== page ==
“The question of how and why states were formed is the keystone of Western civilization’s creation mythology. Most readers will share my experience of having been brought up in a society where history begins with the appearance ofthe State.
Anything outside its domain is a Dark Age, terra incognita, a savage and barbarian land. We are taught that communities created the hierarchical structures of territorial governance that would eventually solidify as states out of a need to organize more efficiently, to respond to natural disasters or population growth, to administer large-scale infrastructure, to defend against hostile outsiders, to protect individual rights through a social contract, or to regulate economic production and surplus value.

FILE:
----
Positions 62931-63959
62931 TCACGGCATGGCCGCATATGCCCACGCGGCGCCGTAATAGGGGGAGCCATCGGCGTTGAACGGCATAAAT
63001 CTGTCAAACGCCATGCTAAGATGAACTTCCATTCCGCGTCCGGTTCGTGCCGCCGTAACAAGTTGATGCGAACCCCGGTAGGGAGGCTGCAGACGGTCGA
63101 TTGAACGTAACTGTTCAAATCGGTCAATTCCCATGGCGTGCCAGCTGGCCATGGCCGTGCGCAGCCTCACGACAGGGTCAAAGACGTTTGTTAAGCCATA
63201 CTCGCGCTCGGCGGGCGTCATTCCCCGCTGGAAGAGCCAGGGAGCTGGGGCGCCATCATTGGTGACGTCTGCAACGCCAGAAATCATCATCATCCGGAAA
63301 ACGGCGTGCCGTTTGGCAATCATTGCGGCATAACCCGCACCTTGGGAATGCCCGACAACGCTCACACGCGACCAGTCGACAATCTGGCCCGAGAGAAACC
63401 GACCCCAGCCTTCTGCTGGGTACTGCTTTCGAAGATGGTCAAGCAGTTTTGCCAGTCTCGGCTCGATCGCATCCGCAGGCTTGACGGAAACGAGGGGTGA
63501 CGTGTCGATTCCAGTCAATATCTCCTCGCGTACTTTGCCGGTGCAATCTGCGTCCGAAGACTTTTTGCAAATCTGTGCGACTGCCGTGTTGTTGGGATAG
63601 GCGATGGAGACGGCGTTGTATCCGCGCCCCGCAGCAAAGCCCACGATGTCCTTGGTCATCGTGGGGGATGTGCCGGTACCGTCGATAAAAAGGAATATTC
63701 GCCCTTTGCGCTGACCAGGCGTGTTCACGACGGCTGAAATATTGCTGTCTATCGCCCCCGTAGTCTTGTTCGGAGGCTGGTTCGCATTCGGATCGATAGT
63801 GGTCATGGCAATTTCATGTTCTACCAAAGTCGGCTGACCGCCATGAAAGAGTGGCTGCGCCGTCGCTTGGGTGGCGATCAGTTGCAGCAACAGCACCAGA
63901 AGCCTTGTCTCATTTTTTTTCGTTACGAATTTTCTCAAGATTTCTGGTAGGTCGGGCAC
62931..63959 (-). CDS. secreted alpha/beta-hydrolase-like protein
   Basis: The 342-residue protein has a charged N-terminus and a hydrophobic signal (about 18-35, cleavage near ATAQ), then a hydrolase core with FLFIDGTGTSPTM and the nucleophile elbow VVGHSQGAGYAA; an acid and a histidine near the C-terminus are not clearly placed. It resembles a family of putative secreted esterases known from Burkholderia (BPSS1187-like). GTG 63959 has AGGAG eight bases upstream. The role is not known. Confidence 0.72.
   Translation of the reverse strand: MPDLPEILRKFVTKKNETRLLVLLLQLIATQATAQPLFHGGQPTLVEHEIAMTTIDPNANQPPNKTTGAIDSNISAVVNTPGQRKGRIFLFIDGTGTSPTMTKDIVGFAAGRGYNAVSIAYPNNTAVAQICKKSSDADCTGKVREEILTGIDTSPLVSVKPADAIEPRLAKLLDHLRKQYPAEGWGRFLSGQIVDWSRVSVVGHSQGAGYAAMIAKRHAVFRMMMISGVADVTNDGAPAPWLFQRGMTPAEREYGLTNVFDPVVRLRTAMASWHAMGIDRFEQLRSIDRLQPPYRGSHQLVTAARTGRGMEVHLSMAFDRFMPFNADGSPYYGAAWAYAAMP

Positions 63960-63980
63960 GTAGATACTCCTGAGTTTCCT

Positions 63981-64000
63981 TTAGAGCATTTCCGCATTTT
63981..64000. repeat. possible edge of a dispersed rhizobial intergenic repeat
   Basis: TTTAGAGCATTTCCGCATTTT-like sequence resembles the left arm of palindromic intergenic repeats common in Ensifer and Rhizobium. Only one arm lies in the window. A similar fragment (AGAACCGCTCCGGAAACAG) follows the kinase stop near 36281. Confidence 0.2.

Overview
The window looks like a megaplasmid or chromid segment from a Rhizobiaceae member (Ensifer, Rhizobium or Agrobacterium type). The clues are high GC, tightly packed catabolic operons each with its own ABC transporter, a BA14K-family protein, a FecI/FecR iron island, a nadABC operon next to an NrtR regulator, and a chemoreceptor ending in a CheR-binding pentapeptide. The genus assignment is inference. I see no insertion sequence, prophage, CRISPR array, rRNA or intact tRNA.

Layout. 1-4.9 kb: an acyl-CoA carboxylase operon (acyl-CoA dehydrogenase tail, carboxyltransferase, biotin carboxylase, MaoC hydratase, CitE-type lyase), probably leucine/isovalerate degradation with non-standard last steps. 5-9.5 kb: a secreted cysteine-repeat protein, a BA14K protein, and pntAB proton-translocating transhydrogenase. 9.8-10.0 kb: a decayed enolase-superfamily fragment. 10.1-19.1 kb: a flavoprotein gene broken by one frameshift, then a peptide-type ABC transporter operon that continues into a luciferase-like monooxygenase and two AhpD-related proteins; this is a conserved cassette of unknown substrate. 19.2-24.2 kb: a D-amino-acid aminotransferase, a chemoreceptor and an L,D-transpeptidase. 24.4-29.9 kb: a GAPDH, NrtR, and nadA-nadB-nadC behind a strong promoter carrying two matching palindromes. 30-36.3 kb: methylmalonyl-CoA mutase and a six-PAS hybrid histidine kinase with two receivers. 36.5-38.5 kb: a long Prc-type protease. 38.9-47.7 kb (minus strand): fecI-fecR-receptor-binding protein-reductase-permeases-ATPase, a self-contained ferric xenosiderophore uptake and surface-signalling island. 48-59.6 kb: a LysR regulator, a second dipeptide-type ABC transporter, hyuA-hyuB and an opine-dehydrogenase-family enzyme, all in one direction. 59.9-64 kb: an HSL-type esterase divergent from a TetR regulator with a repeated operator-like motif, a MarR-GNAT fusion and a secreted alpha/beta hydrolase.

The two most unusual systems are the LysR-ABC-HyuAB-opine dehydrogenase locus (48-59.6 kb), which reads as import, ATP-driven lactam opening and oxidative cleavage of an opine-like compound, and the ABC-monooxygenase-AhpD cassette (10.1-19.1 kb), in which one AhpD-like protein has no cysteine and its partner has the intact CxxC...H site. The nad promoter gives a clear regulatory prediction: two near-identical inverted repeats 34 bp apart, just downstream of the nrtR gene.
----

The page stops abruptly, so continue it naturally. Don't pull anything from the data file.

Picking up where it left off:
All of these hypotheses are demonstrably false, yet we are continually indoctrinated to accept them, to keep us from grasping the predatory, parasitic, elitist, and completely unnecessary nature of the State.
[…] Thanks to social movements and anti-authoritarian struggles in the streets, and a growing recognition—starting with the near nuclear disasters of the Cold War and accelerating with climate change and mass extinction—that the State may well be the death of us all, room has finally been created for the scholarship that backs up what has been obvious for centuries: that the State is the enemy of freedom, human well-being, and the health of the planet.”Peter Gelderloos
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